It looks like a Bird's Opening (1. f4), but Williams calls it a Dutch reversed, because he does everything he would have done as black with the Dutch.

Premium Chessgames Member
  PhilFeeley: Missing the 2011 game between him and Sowray, where Williams blundered in a winning position into a stalemate.
Premium Chessgames Member
  PhilFeeley: I'd like to know the difference between the recent Killer Dutch:

and the earlier book, Play the Classical Dutch:

Why, for instance, is the second one not on your website?

Jun-09-18  john barleycorn: This guy get my ears bleeding:

Jun-10-18  sorrowstealer: noticed that ,his 'hissing'accent not so pleasant to hear.
Premium Chessgames Member
  PhilFeeley: It's getting difficult to trust Williams' analysis these days. He doesn't do well when he plays in tournaments anymore. Is his teaching (2 recent videos on the new Chessbase 186, plus all those on his own site) just for amateurs?
Premium Chessgames Member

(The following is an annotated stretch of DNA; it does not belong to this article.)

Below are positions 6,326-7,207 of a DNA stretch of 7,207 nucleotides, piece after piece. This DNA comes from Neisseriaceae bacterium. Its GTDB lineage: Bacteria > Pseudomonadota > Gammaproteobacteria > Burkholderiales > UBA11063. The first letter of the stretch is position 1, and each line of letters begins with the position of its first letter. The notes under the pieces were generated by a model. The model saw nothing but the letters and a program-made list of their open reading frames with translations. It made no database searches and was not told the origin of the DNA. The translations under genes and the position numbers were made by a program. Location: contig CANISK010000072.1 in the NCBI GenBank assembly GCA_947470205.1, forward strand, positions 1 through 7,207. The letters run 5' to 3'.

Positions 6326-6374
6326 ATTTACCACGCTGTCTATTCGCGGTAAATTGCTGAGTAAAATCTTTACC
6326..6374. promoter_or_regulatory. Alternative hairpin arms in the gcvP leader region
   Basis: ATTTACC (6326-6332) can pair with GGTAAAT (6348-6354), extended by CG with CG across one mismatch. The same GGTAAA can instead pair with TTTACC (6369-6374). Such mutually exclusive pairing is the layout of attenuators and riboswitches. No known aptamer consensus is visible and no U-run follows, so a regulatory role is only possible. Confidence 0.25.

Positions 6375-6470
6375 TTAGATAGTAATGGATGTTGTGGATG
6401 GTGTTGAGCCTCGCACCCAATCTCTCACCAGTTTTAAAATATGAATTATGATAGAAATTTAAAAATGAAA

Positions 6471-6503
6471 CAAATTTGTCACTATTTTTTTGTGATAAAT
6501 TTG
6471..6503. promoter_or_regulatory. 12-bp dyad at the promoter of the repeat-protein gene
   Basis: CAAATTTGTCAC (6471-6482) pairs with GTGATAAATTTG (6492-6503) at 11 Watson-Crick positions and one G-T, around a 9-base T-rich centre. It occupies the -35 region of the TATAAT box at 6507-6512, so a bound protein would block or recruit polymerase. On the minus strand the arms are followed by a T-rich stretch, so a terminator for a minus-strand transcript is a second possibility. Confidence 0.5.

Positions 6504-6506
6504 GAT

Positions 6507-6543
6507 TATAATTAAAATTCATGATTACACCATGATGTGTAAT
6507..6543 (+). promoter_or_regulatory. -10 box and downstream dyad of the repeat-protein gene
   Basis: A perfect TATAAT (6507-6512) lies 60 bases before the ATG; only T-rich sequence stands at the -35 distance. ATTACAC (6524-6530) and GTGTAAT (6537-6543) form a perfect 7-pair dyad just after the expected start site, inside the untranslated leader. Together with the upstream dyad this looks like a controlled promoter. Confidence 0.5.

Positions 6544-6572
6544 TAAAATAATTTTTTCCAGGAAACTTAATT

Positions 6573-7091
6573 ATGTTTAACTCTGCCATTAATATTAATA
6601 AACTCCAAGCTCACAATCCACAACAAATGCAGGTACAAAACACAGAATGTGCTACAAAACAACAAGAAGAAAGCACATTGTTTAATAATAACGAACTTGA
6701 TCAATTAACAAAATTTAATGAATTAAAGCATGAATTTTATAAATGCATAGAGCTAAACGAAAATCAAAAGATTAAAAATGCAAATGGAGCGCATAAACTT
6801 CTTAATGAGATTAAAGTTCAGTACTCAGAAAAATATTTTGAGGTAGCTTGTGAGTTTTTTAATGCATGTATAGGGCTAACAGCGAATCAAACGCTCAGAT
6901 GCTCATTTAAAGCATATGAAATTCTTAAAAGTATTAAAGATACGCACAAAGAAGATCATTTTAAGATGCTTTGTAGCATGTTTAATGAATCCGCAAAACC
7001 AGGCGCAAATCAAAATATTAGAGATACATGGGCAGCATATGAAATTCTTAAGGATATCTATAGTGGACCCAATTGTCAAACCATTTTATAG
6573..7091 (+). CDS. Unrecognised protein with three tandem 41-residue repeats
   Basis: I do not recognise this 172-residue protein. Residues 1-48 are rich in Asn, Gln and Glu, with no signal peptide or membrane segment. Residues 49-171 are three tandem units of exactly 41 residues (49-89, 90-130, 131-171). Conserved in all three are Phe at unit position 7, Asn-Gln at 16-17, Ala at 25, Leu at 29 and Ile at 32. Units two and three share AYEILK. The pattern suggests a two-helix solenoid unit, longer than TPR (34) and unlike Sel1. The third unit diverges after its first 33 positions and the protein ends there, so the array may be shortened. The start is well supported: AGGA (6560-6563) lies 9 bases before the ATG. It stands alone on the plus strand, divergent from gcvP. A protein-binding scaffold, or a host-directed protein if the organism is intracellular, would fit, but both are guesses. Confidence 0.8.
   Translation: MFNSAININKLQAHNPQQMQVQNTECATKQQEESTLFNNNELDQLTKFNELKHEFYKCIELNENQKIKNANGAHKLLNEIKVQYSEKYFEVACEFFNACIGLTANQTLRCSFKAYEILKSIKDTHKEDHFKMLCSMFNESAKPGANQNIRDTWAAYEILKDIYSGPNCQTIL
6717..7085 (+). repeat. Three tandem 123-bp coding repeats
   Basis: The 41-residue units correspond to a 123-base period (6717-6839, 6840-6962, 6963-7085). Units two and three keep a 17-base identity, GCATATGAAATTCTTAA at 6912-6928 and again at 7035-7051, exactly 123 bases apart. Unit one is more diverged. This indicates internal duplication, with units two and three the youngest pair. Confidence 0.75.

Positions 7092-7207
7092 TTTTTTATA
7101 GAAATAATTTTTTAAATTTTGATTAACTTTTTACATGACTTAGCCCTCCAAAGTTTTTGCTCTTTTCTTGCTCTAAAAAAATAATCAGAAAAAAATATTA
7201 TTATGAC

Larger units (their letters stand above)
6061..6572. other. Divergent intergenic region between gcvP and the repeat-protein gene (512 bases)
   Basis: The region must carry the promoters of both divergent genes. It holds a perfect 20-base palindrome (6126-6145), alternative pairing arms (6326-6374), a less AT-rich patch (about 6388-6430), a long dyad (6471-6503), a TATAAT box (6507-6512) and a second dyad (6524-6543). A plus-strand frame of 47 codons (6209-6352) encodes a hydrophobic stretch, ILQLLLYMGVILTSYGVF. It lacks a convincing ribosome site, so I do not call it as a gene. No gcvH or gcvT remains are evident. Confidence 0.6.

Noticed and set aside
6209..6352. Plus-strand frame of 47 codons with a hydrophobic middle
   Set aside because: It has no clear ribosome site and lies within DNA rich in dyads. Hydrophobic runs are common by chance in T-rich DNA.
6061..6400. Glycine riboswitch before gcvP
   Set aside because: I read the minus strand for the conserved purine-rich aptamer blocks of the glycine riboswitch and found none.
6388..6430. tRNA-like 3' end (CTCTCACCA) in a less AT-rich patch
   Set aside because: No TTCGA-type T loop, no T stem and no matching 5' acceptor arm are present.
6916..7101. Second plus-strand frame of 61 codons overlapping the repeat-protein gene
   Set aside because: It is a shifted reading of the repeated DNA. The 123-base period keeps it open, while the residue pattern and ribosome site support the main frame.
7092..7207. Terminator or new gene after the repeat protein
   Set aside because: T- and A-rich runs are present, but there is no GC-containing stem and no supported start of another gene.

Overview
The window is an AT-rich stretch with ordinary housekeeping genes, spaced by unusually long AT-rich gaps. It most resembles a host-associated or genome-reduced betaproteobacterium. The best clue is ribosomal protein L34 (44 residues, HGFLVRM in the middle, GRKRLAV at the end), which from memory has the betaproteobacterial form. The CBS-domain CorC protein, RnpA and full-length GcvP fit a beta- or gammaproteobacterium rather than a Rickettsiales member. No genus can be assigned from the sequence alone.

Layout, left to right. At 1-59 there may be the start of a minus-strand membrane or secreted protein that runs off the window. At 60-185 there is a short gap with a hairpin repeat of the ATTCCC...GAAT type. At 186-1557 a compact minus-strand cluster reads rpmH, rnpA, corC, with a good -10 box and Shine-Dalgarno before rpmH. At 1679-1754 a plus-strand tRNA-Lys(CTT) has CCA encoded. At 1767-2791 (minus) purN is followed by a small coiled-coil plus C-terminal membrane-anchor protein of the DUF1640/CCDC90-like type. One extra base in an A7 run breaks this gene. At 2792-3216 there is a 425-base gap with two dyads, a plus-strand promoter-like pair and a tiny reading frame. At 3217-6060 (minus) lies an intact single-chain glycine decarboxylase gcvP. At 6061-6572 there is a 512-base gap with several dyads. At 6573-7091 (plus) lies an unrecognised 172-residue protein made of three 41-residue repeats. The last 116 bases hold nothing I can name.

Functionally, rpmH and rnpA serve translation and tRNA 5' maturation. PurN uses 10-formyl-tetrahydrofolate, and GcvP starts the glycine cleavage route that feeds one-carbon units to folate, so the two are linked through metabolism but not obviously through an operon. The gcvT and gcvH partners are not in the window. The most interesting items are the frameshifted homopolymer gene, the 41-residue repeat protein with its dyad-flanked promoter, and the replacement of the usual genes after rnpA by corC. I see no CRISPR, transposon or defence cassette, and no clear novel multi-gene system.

perfidious: If Williams were to suddenly have several outstanding performances, would his analysis thereby gain some degree of trustworthiness?

Reading this back is utterly risible.

Seems to that the man can still play a little--rather better than this humble commentator!

Premium Chessgames Member
  Domdaniel: <perf> You're quite right, as usual. The tendency on this site to criticize certain very strong players continues, and is as absurd as ever.

The 'critics', fortified by their tame engines, seem genuinely not to understand quite how far behind the GM level they are.

Premium Chessgames Member
  perfidious: <Dom>, in 1994 I was playing in Philadelphia and someone I knew from home had a copy of Fritz 2, which (I believe) was just a floppy disk or two. It occurred to me just how useful this could be to players, but never gave it much thought. This was at a time when Deep Blue was playing blitz events with top players and more than holding its own, a period which did not last overlong.
Premium Chessgames Member
  OhioChessFan: Best wishes on your birthday.